Abstract 65: Using Percutaneous Cardiopulmonary Bypass in Patients with Cardiac Arrest Caused by Accidental Hypothermia
Background: Deep accidental hypothermia is associated with marked depression of critical body functions that may lead to cardiac arrest. For these patients, active internal rewarming techniques are needed. Though there are many active internal rewarming techniques, including peritoneal lavage with warm fluids, pleural lavage with warm saline trough chest tubes, and cardiopulmonary bypass (CPB), the relationship between the rewarming strategies and survival rate remains unclear.
Objectives: To determine the effect of percutaneous cardiopulmonary bypass PCPB in patients with hypothermic cardiac arrest.
Methods: Patients with hypothermic cardiac arrest admitted to our hospital from January 2004 to January 2006 were included (n=12. 11 male, age 66±5 years). Patients were divided into two groups according to rewarming techniques: 6 patients using PCPB for rewarming (Gr-P), and 6 patients rewarmed by body cavity lavage with warm fluid (Gr-N). In Gr-P, oxygenator combined with a heat exchanger was used. In Gr-N, tubes were placed in the stomach, bladder, pleural cavity and intraperitoneal space. Through those tubes, infusion and drainage of warm fluid was performed.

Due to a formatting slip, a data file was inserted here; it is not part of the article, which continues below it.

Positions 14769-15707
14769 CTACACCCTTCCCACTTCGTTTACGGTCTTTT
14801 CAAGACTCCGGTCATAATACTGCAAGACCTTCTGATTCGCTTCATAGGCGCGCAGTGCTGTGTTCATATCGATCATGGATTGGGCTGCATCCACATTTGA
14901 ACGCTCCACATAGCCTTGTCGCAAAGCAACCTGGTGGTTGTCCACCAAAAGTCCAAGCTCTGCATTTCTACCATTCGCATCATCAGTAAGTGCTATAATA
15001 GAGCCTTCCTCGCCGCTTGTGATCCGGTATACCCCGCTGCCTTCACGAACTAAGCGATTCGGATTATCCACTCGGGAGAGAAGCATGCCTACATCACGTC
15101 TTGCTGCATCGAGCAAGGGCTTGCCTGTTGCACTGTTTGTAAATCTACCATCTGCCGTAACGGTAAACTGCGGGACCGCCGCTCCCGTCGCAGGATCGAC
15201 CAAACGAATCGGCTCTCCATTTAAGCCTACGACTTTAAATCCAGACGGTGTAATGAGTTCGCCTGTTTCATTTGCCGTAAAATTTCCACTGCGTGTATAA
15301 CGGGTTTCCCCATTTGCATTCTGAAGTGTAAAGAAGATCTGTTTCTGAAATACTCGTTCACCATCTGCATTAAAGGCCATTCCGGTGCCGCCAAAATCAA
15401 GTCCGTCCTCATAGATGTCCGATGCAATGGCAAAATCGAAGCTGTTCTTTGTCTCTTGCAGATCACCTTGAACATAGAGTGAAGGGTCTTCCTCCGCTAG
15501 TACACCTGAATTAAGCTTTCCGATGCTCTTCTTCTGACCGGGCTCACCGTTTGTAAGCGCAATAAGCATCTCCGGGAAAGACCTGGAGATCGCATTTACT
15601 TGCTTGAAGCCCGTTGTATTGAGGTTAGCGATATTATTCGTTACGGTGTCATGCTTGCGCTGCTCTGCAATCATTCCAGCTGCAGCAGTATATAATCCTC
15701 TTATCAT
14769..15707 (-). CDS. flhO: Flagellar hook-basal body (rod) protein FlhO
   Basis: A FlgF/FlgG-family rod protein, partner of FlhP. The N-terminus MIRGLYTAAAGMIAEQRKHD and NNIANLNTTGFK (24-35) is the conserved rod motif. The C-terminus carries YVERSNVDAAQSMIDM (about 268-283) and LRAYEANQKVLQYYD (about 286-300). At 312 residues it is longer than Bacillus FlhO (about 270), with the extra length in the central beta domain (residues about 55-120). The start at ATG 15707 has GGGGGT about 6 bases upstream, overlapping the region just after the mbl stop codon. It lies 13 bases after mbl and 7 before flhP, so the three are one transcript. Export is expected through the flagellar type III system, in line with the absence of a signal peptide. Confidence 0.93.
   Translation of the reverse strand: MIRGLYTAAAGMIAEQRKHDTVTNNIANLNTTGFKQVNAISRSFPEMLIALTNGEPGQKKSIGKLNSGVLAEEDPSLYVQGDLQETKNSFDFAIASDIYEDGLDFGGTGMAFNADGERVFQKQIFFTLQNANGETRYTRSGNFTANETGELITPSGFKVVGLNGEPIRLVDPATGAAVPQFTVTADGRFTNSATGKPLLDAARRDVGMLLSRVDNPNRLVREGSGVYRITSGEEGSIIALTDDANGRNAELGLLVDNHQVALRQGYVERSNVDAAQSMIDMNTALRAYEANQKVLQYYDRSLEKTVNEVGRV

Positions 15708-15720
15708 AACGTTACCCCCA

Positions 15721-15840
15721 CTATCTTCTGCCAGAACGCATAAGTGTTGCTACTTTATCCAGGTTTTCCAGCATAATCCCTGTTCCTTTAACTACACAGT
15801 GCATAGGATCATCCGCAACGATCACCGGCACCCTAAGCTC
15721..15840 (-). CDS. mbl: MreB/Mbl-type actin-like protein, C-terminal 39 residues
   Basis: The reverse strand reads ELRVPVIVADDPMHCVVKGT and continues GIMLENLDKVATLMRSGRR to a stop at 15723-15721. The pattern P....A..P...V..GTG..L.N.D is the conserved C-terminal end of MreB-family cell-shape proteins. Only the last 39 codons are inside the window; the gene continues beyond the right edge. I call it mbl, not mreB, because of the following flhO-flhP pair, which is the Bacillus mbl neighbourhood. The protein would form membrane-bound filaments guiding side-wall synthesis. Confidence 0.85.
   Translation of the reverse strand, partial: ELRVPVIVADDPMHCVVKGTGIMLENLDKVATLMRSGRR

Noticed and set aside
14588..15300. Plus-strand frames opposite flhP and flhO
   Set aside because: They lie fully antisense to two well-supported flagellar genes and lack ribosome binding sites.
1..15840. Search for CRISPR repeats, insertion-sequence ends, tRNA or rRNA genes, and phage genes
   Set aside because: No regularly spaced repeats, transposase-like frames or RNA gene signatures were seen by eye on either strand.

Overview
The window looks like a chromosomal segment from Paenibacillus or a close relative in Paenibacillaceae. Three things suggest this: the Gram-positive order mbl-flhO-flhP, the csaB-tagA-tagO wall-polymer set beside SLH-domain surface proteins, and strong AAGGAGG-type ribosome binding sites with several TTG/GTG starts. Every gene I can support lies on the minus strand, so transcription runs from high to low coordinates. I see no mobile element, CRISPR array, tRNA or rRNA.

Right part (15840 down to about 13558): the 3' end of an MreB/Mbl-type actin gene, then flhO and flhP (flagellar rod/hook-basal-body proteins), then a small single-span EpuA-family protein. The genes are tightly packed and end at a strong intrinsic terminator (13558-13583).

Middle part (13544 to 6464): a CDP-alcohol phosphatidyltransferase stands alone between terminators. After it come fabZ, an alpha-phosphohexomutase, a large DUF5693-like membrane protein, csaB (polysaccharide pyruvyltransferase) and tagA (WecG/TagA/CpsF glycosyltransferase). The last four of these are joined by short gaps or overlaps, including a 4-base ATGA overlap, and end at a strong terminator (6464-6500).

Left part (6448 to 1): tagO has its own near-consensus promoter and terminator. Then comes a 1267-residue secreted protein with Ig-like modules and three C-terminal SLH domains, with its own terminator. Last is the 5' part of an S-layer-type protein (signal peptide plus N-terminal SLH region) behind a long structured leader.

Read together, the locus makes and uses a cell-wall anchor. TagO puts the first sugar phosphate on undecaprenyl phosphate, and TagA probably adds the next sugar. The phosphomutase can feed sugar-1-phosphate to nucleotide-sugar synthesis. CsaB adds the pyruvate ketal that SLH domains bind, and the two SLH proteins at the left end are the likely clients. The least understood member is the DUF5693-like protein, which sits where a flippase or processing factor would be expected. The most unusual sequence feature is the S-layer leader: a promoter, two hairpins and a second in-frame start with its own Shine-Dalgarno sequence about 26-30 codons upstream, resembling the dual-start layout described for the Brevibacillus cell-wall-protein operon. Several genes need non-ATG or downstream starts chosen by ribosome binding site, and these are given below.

Results: There were no difference in age, rate of lay-person CPR, body temperature at arrival, serum potassium levels and blood gas analysis beyond the two groups. The rewarming time was shorter in Gr-P (Gr-P 77±19 vs Gr-N 150±45 min, p=0.004), and the rewarming rate was higher inGr-P (4.9±1.0 vs 2.4±1.2 °C/hour, p=0.004). Return of spontaneous circulation was seen in 6 cases of Gr-P (100%), 0 cases of Gr-N.
Conclusions: PCPB is a powerful rewarming technique for patients with hypothermic cardiac arrest, and may improve the prognosis for those victims.